engineer-in-wonderland

Rooting around in the fascinating stuff at the bottom of a draw labelled 'Engineering - Junk Miscellaneous'. Delving amongst the delightful...

An Engineer in Wonderland – Cornflour heaven

cornflour-2.jpgAlong with a visitor last night came her son.

And along with the son came a jar of gunk which reminded me of the cornflour and water mix I played with years ago.

And what pleasure, it was cornflour and water.

For the uninitiated, this stuff behaves in a very odd way and will keep kids and the odd engineer entertained for hours.

When poured and stirred slowly, it is a liquid.

When thumped, it momentarily becomes a solid.

If you hit is hard enough, it will actually shatter before turning back into drops of liquid.

In between these extremes, you can quickly scoop up a lump and hold it, providing you keep manipulating it. As soon as you stop, it runs away between your fingers.

I was once told this is thixotropic behaviour and I have believed this for years. I assumed thixotropic meant changes viscosity when manipulated – non-drip paint is thixotropic.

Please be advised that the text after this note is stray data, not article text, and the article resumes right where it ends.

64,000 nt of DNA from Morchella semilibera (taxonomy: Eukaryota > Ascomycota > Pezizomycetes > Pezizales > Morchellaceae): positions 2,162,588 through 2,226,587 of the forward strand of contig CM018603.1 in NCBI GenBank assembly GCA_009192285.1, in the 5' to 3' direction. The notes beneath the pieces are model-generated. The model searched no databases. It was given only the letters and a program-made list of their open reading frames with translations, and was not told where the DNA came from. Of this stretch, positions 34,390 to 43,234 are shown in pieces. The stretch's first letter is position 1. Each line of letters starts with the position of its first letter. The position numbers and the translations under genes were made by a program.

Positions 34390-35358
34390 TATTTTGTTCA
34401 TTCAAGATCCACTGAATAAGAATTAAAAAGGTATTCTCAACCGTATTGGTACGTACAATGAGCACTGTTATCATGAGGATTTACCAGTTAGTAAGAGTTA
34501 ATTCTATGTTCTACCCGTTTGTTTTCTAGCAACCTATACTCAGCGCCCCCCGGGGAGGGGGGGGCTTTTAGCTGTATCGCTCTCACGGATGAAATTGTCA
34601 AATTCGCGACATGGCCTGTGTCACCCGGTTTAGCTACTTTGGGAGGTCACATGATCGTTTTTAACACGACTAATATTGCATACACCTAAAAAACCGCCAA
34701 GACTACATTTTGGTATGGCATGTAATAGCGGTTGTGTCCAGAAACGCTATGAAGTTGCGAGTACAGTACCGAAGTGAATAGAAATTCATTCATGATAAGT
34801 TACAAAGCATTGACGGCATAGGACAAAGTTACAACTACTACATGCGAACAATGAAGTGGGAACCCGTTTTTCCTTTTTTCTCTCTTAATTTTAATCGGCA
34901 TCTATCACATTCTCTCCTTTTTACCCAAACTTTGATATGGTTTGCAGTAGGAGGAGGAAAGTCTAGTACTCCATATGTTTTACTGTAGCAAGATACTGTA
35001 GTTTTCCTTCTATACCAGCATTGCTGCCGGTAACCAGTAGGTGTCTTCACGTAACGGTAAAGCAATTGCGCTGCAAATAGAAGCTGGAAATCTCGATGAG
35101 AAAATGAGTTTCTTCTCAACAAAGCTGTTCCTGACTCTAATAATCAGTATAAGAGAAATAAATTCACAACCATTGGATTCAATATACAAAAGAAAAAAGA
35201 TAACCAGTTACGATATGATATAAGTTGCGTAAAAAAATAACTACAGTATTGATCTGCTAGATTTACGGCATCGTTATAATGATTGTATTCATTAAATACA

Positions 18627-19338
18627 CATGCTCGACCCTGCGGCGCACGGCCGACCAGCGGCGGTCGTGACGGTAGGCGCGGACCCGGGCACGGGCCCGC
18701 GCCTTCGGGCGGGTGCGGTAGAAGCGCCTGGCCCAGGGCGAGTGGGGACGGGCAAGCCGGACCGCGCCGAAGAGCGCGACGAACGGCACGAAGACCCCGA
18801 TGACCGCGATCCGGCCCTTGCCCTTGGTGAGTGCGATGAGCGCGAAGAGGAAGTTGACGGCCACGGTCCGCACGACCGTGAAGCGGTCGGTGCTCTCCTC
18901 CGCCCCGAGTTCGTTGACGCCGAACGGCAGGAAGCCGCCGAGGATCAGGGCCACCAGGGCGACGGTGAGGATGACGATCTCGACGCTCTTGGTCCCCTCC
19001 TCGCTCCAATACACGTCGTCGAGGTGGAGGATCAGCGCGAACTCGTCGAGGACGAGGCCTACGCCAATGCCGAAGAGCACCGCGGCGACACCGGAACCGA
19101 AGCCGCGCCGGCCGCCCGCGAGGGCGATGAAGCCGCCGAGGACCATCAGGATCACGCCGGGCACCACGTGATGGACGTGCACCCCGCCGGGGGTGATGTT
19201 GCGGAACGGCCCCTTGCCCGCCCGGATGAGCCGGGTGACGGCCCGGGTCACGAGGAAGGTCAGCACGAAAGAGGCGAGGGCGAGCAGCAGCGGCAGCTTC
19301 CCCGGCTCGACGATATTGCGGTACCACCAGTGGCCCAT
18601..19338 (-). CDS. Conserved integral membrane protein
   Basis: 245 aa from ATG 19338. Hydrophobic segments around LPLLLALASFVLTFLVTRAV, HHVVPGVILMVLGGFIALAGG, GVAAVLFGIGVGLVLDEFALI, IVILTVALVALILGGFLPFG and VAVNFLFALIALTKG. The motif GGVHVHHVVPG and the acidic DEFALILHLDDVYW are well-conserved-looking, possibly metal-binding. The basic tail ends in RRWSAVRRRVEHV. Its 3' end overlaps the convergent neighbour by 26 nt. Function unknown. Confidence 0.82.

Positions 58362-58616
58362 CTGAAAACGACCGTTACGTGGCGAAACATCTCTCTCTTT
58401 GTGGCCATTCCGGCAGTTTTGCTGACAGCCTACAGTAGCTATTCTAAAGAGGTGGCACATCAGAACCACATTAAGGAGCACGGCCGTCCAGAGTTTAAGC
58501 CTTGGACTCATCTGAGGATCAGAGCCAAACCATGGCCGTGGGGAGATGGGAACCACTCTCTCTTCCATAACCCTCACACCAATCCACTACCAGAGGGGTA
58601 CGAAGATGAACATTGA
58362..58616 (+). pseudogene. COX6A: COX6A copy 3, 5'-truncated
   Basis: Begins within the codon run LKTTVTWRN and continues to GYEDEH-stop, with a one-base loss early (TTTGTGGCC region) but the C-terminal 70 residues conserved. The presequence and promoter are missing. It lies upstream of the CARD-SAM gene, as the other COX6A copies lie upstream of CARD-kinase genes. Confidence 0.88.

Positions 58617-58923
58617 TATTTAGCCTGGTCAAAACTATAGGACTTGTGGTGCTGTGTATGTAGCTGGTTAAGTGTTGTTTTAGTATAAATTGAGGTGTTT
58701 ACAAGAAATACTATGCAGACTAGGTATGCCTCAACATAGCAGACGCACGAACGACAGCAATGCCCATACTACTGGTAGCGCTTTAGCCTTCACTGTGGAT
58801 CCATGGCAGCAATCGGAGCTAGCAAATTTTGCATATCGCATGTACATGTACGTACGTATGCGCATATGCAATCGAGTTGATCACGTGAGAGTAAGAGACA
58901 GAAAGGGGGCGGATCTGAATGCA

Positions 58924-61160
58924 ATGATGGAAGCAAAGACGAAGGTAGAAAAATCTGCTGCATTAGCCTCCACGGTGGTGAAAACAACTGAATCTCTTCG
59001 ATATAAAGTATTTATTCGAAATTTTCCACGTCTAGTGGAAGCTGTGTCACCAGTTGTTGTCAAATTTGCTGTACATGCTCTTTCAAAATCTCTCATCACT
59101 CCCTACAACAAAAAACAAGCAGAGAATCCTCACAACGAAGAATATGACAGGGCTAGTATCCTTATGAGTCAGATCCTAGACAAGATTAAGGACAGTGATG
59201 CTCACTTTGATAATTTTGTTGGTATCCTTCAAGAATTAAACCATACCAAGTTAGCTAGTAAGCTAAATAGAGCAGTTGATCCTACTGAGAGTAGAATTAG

But I asked Mr Google this morning and it turns out non-drip paint is indeed thixotropic, but cornflour is not.

So far, I am most convinced by Wikipedia’s description:

“An incorrect example often used to demonstrate rheopecty is cornstarch mixed with water…..However, cornstarch in water is actually a dilatant fluid  since it does not show the time-dependent, shear-induced change required in order to be labelled rheopectic. These terms are often and easily confused since the terms are rarely used; a true rheopectic fluid would when shaken be liquid at first, becoming thicker as shaking continued.”

So cornflour and water is

a, dilatant
b, fun

‘Alice’

Respond below, or to alice@electronicsweekly.com

Tags: drip, pleasure, viscosity, wikipedia, Wonderland

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2 Comments

  1. 'alice'
    February 18, 2009 14:19

    This rather wonderful video has been bought to my attention.
    http://www.youtube.com/watch?v=f2XQ97XHjVw&feature=email
    ‘Alice’

  2. MikeMeakin
    February 17, 2009 16:01

    Saw an idea on Half bakery for custard filled speedbumps that could use this principle. Soft if you drive slowly, hard if you drive fast.
    Details here:
    http://www.halfbakery.com/idea/Custard-Filled_20Speed_20Bumps#985712400

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